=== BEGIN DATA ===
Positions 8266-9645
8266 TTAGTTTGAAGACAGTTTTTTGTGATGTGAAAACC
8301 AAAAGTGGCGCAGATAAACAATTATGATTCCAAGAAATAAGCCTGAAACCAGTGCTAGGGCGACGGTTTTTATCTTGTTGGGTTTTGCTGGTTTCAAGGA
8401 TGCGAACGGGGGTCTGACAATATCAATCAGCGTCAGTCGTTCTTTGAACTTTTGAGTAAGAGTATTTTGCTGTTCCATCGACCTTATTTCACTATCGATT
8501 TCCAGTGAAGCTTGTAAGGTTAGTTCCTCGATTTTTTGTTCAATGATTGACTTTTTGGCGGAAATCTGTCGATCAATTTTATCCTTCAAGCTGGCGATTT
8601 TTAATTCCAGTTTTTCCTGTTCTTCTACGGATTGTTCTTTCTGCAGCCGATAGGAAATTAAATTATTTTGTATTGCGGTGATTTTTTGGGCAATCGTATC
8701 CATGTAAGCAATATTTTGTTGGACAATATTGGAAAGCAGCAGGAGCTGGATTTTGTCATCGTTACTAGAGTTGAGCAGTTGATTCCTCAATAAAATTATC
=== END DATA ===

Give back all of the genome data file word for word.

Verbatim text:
Positions 8266-9645
8266 TTAGTTTGAAGACAGTTTTTTGTGATGTGAAAACC
8301 AAAAGTGGCGCAGATAAACAATTATGATTCCAAGAAATAAGCCTGAAACCAGTGCTAGGGCGACGGTTTTTATCTTGTTGGGTTTTGCTGGTTTCAAGGA
8401 TGCGAACGGGGGTCTGACAATATCAATCAGCGTCAGTCGTTCTTTGAACTTTTGAGTAAGAGTATTTTGCTGTTCCATCGACCTTATTTCACTATCGATT
8501 TCCAGTGAAGCTTGTAAGGTTAGTTCCTCGATTTTTTGTTCAATGATTGACTTTTTGGCGGAAATCTGTCGATCAATTTTATCCTTCAAGCTGGCGATTT
8601 TTAATTCCAGTTTTTCCTGTTCTTCTACGGATTGTTCTTTCTGCAGCCGATAGGAAATTAAATTATTTTGTATTGCGGTGATTTTTTGGGCAATCGTATC
8701 CATGTAAGCAATATTTTGTTGGACAATATTGGAAAGCAGCAGGAGCTGGATTTTGTCATCGTTACTAGAGTTGAGCAGTTGATTCCTCAATAAAATTATC